The changes constitute “a major step forward in our approach to providing our community with the resources they need to feel their best,” Kotz says. While the policy will be fully effective as of Jan. 2, 2024, several aspects of it take effect immediately.
The updated policy protects the rights of all students—undergraduate, graduate, and professional—to take time away from their studies because of their health, including mental health, and expands the support and resources available to students while taking medical time away.
The policy’s new name—Time Away for Medical Reasons—is meant “to recognize that students continue to be part of our community when they are taking time away to heal,” Kotz says.
“Good physical, mental, and emotional health are precursors to your ability to thrive in Dartmouth’s dynamic academic environment, and we are committed to providing the support you need, when you need it,” he says.
Effective immediately, students insured under the Dartmouth Student Group Health Plan will have access to need-based financial assistance for their coverage for up to a year, or four academic quarters, after their current DSGHP policy ends.
Additionally, students taking medical time away now have access to all public spaces on campus, including libraries, dining halls, the gym, the Collis Center, the Hood Museum of Art, and elsewhere, and are welcome to participate in any public activities and meetings, including lectures, performances, Powwow, and sporting events. They may also apply for any campus job being advertised to the public.
Students taking medical time away will retain their Dartmouth email addresses and have access to free teletherapy counseling and mental health resources through Uwill for the duration of their leave, up to two years.
Dartmouth has begun recruiting for a time away director, a new position that it aims to fill before the policy takes full effect in January. In coordination with each student’s advising dean, the director will be the single point of contact on the staff for students before, during, and after their time away, helping to support and simplify the student experience of the time away policy, providing students with a better connection to campus while away, and assisting them in planning their return.
The revised time away policy is fundamentally the same for all undergraduate, graduate, and professional school students, with slight modifications related to school-specific differences. The policy and processes are the same for all medical reasons, including physical and mental health issues.
“I am deeply grateful to the students, staff, and faculty who provided input and helped us develop a policy that is supportive of students who need to take time away for medical reasons,” Kotz says. “This policy gives them agency and the opportunity to prioritize their health and wellness, facilitating a quicker recovery and ultimately enabling them to return to their studies and activities in better physical and mental health.”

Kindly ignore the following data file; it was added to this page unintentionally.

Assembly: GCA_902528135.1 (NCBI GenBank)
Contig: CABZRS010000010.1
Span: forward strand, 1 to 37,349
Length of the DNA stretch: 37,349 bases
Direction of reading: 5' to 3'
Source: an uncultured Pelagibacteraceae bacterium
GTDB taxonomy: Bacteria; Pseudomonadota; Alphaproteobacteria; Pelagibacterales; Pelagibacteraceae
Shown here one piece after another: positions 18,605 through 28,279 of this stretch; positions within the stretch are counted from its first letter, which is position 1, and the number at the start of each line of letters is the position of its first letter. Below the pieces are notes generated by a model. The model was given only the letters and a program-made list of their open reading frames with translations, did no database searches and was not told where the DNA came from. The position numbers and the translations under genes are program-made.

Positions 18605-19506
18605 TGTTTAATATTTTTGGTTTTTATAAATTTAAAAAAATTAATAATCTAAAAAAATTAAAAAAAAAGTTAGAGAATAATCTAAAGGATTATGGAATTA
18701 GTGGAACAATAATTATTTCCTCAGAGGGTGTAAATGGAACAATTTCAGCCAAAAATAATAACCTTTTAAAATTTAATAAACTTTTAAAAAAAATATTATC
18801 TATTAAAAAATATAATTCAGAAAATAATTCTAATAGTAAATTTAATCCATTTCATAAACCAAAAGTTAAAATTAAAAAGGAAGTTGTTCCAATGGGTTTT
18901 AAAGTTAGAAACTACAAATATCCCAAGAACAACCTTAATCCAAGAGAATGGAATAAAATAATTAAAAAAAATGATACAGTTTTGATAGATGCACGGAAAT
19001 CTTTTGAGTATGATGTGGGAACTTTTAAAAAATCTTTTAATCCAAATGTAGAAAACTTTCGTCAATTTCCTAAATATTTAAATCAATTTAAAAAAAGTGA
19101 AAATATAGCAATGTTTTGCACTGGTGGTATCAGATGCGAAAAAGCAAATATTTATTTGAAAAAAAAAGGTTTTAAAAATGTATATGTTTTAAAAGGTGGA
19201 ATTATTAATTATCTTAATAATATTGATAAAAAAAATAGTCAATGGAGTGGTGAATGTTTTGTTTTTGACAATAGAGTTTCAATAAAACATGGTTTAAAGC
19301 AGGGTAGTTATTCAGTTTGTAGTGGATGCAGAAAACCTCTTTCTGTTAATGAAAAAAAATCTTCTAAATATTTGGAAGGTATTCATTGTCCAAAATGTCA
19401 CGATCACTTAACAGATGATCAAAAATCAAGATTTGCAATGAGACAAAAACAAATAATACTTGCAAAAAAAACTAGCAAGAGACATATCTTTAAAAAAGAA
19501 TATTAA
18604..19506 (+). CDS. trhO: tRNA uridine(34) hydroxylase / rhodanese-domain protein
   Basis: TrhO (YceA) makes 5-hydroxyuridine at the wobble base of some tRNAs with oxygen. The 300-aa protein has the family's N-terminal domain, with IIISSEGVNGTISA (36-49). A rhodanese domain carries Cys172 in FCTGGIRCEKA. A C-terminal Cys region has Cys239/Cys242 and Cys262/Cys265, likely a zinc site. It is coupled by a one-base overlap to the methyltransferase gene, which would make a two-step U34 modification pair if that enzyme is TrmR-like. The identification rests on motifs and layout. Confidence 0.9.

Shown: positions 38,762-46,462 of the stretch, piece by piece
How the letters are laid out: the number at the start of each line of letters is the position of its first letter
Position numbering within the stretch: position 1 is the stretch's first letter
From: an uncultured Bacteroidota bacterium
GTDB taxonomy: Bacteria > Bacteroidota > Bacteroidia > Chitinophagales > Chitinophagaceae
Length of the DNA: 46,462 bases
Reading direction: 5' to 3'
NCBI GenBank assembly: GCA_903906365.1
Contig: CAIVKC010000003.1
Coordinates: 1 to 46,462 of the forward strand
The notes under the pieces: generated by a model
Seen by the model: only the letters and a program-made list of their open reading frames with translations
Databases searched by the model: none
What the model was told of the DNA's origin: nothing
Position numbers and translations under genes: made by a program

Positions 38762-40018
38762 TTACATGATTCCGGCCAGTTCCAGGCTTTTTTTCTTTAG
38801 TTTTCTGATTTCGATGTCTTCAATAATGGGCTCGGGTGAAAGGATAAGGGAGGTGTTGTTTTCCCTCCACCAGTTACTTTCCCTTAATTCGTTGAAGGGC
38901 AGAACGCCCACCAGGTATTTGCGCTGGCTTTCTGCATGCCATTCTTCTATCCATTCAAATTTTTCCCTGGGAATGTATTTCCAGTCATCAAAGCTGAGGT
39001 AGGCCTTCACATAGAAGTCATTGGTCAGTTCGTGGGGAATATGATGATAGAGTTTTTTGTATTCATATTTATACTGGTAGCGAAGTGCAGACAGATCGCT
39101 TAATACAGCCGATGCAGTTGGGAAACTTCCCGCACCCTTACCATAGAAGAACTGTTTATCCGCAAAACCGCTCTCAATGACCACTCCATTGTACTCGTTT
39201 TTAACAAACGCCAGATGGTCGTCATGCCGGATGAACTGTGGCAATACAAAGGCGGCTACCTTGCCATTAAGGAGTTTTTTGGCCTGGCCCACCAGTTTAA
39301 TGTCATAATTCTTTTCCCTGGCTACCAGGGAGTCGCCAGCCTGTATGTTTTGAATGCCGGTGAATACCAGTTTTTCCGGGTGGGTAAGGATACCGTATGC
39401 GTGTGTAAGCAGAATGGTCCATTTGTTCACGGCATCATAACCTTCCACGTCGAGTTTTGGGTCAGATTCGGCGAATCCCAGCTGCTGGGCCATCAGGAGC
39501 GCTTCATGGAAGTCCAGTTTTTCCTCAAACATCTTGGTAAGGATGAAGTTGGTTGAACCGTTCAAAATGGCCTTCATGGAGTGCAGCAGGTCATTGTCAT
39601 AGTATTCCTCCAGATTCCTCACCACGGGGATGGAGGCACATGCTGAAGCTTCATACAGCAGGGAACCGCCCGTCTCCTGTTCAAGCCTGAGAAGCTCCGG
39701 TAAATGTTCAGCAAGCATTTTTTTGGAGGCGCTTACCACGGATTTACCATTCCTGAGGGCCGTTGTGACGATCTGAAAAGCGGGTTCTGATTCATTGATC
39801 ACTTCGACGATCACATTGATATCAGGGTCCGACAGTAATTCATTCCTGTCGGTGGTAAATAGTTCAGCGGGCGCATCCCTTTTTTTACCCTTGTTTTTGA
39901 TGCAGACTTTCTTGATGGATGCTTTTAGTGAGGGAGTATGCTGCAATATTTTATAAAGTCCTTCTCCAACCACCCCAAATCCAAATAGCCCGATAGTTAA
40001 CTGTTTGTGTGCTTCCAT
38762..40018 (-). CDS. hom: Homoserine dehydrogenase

When the policy goes into full effect in January, simple, clear procedures for students to follow as they take time away and return will be available on the Time Away website. The site also provides answers to frequently asked questions. Questions not addressed in the FAQs may be submitted via online form.
For more information about the time away policy, undergraduate information sessions are scheduled for 5 p.m. on Monday, Sept. 18, and 3 p.m. on Wednesday, Sept. 20, via Zoom; registration information will be available soon.
Graduate and professional school students may address questions to the following staff members:
- Thayer School of Engineering: Wilkinson@dartmouth.edu
- Geisel School of Medicine: C.Weinstein@dartmouth.edu
- Guarini School of Graduate and Advanced Studies: H.Landers@dartmouth.edu
- Tuck School of Business: O.Jaeger@dartmouth.edu
A Comprehensive Plan for Mental Health and Wellness
The time away policy is one of many steps Dartmouth is taking to improve student health and well-being, the outcome of a comprehensive review of Dartmouth’s mental health and well-being resources that began two years ago and included an external evaluation by the Jed Foundation.
Based on this review, Dartmouth next month will announce a student mental health strategic plan aimed at improving mental health and wellness. In addition to the time away policy, several elements of the strategic plan have already launched, including the elimination of fees related to Good Samaritan calls, the introduction of the 24/7 Uwill teletherapy service, and a doubling of counseling center staff over the past three years.
Dartmouth is in the process of hiring a chief health and wellness officer who will report to the president and oversee the Dartmouth College Health Service, the Student Wellness Center, and Employee Wellness while acting as a key adviser on all health matters affecting students, faculty, and staff.
“We look forward to continuing to build on the strength of the Dartmouth experience while pursuing new approaches to grappling with the mental health crisis facing young people today,” Kotz says. “Through our work—and the work of health care experts, physicians, policy makers and academics—we hope to bring about meaningful interventions that can save lives.”